20mph limits are proven to prevent road injury, and reduce fear, fumes, noise and loneliness. Like universal vaccination, 20mph limits cost effectively raise public health in built up areas - due to less danger and greater physical exercise. Not to bring in 20mph could be grossly negligent.
Including injuries unreported to the police, an estimated 700,000 or a staggering 1% of people are road injured yearly in the UK. Road deaths are rising. Prevention is better than cure and why universal vaccination is best practice to prevent disease and for herd immunity. Spending a small amount on us all protects us from epidemics like measles. Wide area 20mph limits are like a vaccination for the public realm. Everyone benefits from a minimal one-off cost (approx. £3 p head) as lower speeds offer healthier environments.
Road danger from motorised traffic and it’s suppression of physical activity imposes a huge health burden. The road danger epidemic costs at least £34.8bn or £540 p person pa . Solutions are well known, yet under-implemented by politicians. A popular (70+% support) and immediately implementable policy is lower speed limits – 20’s Plenty - wide area, default, mandatory 20mph limits for as many roads as possible with a health education campaign persuading drivers of the benefits of adoption and compliance.
Health economists study cost effective health interventions. 20mph limits were found to pay for themselves in reduced casualties in Warrington in six weeks. Wide area 20mph limits are policy in over half of the largest 40 authorities in the UK as they were calculated to pay back quickly. 20mph limits are best practice according to the World Health Organisation (WHO), National Institute for Clinical Excellence (NICE), Public Health England (PHE), Royal College of Paediatrics & Child Health, Dept for Transport, ROSPA, BRAKE and more.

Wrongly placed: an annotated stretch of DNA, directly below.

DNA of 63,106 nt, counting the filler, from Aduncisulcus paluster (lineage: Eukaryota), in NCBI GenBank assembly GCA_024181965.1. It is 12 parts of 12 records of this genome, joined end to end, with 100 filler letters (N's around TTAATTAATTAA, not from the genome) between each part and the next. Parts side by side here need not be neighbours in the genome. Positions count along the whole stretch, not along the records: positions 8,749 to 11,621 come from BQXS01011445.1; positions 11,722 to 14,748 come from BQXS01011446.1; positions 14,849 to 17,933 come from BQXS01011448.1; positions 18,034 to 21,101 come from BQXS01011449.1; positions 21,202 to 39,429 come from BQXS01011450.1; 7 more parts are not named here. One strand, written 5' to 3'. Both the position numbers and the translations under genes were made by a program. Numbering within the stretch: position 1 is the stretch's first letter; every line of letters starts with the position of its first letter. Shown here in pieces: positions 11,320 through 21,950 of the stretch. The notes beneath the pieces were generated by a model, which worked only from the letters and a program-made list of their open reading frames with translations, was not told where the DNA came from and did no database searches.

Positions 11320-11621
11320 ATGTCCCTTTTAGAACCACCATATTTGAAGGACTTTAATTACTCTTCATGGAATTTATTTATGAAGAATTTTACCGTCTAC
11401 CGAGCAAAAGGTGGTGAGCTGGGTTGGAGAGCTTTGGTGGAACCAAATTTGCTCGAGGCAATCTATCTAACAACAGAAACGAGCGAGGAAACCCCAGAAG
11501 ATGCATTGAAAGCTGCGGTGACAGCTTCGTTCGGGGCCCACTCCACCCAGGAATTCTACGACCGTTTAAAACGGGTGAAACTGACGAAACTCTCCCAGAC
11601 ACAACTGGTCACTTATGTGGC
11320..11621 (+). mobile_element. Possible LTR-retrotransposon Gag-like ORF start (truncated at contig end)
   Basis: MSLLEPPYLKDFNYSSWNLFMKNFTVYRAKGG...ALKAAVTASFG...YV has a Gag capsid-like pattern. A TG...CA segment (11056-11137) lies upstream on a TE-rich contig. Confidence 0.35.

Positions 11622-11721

The Urban Design Group recently wrote:-
“Many local authorities have accepted 20 mph as the norm for urban areas. Others remain reluctant. Research published in 2011 (Wann, Poulter and Purcell) on perception of speed found that ‘children may not be able to detect vehicles approaching at speeds in excess of 20 mph’. This creates a risk of injudicious road crossing in urban settings when traffic speeds are higher. The risk is exacerbated because vehicles moving faster are more likely to result in pedestrian fatalities”. Local authorities who fail to introduce 20 mph limits need to think hard whether they are being negligent in discharging their duties towards all road users, and in the case of children, on the basis of this research, grossly negligent. In the event of a child’s death the path could be clear for prosecution for gross negligence, manslaughter and corporate manslaughter.”
20’s Plenty calls on all Local Authorities to vaccinate us from preventable road harm with 20mph limits. We deserve safer, healthier, less risky environments. Indeed authorities have a duty of care to ensure public health protection. Plus 20mph limits will, quite simply, make all of our places better places to be. That’s why 300 campaign branches of 20’s Plenty for Us lobby their Councillors for 20mph limits where they live.
A valuation of Road Accidents & casualties GB (DfT 2011) Twice low back pain (£15bn), Road fatality =£1.689m, serious injury £189k
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